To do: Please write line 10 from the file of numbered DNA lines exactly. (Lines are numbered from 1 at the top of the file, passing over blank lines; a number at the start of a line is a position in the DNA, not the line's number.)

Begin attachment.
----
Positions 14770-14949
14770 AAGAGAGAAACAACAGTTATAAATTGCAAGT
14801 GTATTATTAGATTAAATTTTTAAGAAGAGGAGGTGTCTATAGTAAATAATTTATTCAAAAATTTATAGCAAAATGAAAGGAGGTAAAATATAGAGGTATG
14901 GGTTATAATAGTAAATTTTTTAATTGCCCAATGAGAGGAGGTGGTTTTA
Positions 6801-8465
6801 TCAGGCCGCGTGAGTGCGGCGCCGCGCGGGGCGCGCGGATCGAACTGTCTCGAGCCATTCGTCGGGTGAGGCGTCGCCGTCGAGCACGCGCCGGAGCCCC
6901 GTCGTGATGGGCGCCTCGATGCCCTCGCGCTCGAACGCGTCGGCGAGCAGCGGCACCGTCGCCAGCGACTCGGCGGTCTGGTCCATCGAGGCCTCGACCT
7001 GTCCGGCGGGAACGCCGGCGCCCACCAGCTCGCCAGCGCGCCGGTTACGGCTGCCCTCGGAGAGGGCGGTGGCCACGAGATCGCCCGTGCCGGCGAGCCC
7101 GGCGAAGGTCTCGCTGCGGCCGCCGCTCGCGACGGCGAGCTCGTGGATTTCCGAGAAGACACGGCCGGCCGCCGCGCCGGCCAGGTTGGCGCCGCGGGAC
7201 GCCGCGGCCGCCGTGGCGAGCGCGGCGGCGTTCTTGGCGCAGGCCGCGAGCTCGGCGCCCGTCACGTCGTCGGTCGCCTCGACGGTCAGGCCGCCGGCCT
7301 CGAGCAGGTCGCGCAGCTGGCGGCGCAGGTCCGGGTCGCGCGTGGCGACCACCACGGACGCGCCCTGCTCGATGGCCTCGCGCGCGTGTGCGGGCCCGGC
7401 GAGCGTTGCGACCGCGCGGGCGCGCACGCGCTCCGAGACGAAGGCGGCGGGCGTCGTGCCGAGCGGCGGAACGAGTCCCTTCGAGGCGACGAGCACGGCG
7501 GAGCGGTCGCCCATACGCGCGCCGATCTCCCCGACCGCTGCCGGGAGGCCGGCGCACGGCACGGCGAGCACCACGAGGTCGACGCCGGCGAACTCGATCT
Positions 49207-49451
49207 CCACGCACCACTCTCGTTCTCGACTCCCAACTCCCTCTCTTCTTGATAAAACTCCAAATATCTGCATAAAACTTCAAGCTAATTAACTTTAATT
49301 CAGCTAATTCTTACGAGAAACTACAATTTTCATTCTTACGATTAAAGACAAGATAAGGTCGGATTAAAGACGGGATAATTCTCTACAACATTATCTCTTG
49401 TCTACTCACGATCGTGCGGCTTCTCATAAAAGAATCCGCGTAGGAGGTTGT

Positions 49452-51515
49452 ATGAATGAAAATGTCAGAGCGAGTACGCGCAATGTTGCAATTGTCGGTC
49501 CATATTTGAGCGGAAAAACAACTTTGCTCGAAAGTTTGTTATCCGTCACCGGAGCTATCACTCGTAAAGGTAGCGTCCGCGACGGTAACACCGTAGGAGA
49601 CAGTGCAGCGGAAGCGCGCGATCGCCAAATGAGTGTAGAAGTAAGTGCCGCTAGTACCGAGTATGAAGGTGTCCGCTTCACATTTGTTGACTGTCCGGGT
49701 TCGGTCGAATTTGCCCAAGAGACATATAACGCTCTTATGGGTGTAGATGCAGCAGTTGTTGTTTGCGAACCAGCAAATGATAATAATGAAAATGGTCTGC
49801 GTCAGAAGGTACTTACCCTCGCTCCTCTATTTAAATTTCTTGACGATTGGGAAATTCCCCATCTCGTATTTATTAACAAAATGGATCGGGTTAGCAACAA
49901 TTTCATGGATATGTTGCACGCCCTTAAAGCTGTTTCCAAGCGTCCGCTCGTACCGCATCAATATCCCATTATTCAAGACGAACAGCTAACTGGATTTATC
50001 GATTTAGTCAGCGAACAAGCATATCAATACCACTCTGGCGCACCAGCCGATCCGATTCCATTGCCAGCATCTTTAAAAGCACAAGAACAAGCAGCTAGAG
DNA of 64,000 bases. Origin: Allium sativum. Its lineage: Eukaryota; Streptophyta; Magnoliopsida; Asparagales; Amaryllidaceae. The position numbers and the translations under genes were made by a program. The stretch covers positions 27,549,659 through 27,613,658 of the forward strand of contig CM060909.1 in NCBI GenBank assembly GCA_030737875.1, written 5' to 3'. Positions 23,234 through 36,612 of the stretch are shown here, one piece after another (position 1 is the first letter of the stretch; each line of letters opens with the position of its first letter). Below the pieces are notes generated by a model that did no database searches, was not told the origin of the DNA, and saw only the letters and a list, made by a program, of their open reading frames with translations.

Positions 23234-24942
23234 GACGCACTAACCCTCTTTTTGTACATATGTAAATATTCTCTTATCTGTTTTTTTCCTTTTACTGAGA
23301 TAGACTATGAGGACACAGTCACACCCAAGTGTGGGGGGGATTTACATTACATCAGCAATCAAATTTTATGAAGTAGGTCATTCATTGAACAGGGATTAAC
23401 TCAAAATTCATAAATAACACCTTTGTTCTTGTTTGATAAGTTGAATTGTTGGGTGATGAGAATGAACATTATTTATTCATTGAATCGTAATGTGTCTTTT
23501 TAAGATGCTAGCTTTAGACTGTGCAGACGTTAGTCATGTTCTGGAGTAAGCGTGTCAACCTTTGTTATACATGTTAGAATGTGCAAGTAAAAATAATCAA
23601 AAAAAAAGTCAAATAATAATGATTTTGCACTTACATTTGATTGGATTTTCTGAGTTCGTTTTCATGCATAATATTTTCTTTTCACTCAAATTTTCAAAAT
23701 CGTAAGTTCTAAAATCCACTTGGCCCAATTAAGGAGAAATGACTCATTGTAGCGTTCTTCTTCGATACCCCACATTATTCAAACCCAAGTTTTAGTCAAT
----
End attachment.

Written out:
7201 GCCGCGGCCGCCGTGGCGAGCGCGGCGGCGTTCTTGGCGCAGGCCGCGAGCTCGGCGCCCGTCACGTCGTCGGTCGCCTCGACGGTCAGGCCGCCGGCCT